We have just concluded the latest Hans Rey adventure to Copper Canyon in Northern Mexico. Our mission was to be the first to ride mountain bikes on the technical and difficult Chinivo Trail to the heart of the canyon, the old mining town of Batopilas.

March 25th 2005: After a short night of sleep in Chihuahua we were heading in the early morning to the El Pacifico railroad station to catch ‘El Chepe’, the 2nd class train that would take us after a 6,5 hour ride to the town of Creel. We stayed at a rustic lodge without electricity. That afternoon  we went for a short mountain bike ride to a beautiful waterfall and a place called valley of the monks with big rock formations, to get acclimated at 7,600 feet. Then we got ready for the Semana Santa (Easter) celebrations of the Tarahumara which started that evening. These Indians  still live in small huts and cave dwellings in their primitive and traditional ways in remote valleys, completely isolated from modern civilization. Copper Canyon is a majestic chasm in the earth that is four times larger than the Grand Canyon and close to 1,100 feet deeper. After the Spaniards had invaded Mexico, the missionaries introduced Christianity to the Tarahumara in the 17th Century, who still speak their own language today. A couple centuries later the converted Indians stopped their Christian believes which were forced on them, but kept some of the traditions such as the annual Easter Celebrations, were they dance all night in colorful costumes, play drums and march in teams through their villages practicing strange rituals. Ultimately, the next morning, after ‘partying’ and drinking a homemade corn liquor all night long, they kill and burn a statue that symbolizes Judas, who they believe was the cause of Jesus’ crucification. This must have been one of the most bizarre experiences I’ve ever had in my life. It was spooky and mysterious, very little language was spoken, it was an organized chaos, and we were the only spectators. I felt like Crocodile Dundee in New York.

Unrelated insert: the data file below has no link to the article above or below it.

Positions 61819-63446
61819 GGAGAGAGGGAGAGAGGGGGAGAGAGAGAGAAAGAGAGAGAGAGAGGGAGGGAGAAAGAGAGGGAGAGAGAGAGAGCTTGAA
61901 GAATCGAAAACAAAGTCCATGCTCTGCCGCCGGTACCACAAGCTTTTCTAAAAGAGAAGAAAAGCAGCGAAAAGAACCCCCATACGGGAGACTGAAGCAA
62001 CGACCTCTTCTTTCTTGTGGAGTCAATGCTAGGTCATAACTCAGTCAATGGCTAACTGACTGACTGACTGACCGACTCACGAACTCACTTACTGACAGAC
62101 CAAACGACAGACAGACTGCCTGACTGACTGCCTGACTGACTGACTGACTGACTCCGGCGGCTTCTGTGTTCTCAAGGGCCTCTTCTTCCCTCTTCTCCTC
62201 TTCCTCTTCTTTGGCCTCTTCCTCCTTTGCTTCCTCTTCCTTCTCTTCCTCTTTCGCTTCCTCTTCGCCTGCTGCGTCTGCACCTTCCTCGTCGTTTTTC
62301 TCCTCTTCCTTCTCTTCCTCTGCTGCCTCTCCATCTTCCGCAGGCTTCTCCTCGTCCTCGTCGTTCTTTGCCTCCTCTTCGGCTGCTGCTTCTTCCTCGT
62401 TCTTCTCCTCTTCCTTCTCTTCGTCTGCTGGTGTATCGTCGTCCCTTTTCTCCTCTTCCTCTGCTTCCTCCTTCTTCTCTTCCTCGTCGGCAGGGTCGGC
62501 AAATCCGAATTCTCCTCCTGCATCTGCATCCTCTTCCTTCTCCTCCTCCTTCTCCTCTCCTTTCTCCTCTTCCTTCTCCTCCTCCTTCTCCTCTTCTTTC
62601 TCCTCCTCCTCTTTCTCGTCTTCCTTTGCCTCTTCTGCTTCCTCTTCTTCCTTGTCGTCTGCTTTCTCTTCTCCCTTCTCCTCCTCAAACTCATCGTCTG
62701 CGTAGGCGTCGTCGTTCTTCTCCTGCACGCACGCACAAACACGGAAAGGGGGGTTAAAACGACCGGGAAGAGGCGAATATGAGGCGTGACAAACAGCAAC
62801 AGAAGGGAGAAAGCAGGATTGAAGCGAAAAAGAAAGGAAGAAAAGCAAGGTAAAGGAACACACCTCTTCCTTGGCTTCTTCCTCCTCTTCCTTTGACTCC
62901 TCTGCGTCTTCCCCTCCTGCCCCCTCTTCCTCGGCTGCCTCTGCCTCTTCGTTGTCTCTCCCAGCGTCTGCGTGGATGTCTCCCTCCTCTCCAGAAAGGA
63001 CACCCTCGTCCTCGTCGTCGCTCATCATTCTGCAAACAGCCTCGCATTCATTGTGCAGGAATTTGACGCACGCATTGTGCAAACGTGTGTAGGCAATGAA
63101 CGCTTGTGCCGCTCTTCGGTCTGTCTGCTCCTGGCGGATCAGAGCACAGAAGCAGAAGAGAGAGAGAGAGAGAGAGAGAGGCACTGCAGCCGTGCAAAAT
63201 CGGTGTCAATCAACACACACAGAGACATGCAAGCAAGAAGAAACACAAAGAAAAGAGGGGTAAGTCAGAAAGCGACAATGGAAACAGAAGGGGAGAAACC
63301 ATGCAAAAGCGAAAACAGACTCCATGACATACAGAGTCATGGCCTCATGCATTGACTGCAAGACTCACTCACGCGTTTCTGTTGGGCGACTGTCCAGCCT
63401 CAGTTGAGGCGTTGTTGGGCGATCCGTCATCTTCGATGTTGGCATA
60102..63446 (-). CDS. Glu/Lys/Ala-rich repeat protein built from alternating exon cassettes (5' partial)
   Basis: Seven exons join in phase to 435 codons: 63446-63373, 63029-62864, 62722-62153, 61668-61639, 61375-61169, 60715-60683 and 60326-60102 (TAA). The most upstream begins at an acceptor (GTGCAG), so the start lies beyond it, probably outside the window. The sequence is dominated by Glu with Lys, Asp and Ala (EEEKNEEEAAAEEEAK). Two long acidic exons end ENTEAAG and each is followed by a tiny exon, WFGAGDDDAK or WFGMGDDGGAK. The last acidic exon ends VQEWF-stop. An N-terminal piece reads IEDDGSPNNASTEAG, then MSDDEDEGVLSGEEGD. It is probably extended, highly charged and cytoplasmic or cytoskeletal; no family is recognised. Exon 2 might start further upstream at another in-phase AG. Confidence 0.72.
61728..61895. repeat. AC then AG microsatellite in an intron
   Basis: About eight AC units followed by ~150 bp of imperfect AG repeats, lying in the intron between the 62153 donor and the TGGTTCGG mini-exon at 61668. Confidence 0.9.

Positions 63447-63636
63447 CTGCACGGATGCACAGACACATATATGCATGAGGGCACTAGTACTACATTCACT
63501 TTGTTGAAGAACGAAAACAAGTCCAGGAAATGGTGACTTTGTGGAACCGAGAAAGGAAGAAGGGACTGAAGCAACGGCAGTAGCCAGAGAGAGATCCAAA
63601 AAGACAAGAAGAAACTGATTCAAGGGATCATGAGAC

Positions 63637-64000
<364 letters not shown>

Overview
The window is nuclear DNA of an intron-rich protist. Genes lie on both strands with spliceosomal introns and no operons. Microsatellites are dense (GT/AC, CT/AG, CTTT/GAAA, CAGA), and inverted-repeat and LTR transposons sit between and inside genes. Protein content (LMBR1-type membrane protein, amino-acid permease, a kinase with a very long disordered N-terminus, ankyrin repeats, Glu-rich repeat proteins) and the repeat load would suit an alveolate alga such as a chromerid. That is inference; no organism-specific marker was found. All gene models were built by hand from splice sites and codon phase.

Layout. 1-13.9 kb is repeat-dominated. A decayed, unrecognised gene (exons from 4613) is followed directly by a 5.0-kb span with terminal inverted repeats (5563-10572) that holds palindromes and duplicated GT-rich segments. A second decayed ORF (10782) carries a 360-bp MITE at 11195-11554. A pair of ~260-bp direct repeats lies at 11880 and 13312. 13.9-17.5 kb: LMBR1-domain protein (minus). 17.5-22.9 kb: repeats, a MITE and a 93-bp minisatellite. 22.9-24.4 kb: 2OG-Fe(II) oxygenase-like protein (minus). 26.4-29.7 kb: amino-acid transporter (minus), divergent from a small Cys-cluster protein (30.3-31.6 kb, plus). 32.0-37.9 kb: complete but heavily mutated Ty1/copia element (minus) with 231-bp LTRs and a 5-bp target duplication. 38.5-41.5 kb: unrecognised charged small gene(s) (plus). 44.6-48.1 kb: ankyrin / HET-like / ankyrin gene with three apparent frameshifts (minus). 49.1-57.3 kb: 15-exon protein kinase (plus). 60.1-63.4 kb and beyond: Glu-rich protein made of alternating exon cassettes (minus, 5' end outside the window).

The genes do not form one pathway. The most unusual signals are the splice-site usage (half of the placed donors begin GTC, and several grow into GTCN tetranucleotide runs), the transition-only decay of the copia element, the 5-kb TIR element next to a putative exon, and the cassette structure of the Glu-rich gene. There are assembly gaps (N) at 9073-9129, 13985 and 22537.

The following morning when we came back to watch the conclusion of the the festivities, we rode our bikes to the nearby Indian settlement and I contributed to the celebrations with a little trials riding exhibition.

That afternoon we transfered to Samachique at the rim of the canyon, were we met two wranglers with our mules and donkeys and set up camp for the night.
After a chilly night, we warmed up at a campfire and started our biking adventure. The Chinivo Trail, has not been used very frequently since the gold and silver rush some 150 years ago. We were hoping to make it in 3 days to the old mining town of Batopilas at the bottom of the canyon, some 6,100 feet below and 60 km later. Although the majority of our ride would be downhill on singletrail, we first  had to ride uphill on logging roads, after lunch the trail turned into a very technical singletrail. There were several sections were we had to push and carry our bikes uphill. The terrain was steep; loose rocks and try air didn’t make things any easier. Our pace was rather slow due to our convoy and the difficulty of the trail. We didn’t reach our goal of that day, and had to stop short to make camp and find a suitable place for the pack animals. We slept without tents under the open sky.

The next day had lots of fun trail riding in store for us, but it also turned into an 11 hour day on bikes. One of the hardest things on these trips is that it takes extra time, in order to document everything on film we have to always wait for the camera team and photographer to catch up and set up. We crossed several remote Indian settlements, although they are not really used to many strangers in this particular area, the Indians would mind their own business and keep to themselves in a rather shy way, except for the children, who would greet us and run with us for a while. April did really well on the trip, although I knew she was one of the best downhill racers in the world, I wasn’t sure how good she would do on the really ‘trialsy’ terrain and steep riding sections, especially since we were the first who ever attempted this route on bikes. Brian was really consistent, and proofed once again that he is a master of any situation and one of the best and fittest in the world. In the technical sections we had little ride-off competitions to see who could make it further without putting their feet down. We came to the conclusion that he’d do better at anything that could be mastered with some speed and momentum and that I would do better in the super slow trials sections. Brian had a little crash and cut his knee, as he high-sided off the trail, he was ok and after a short stop we continued.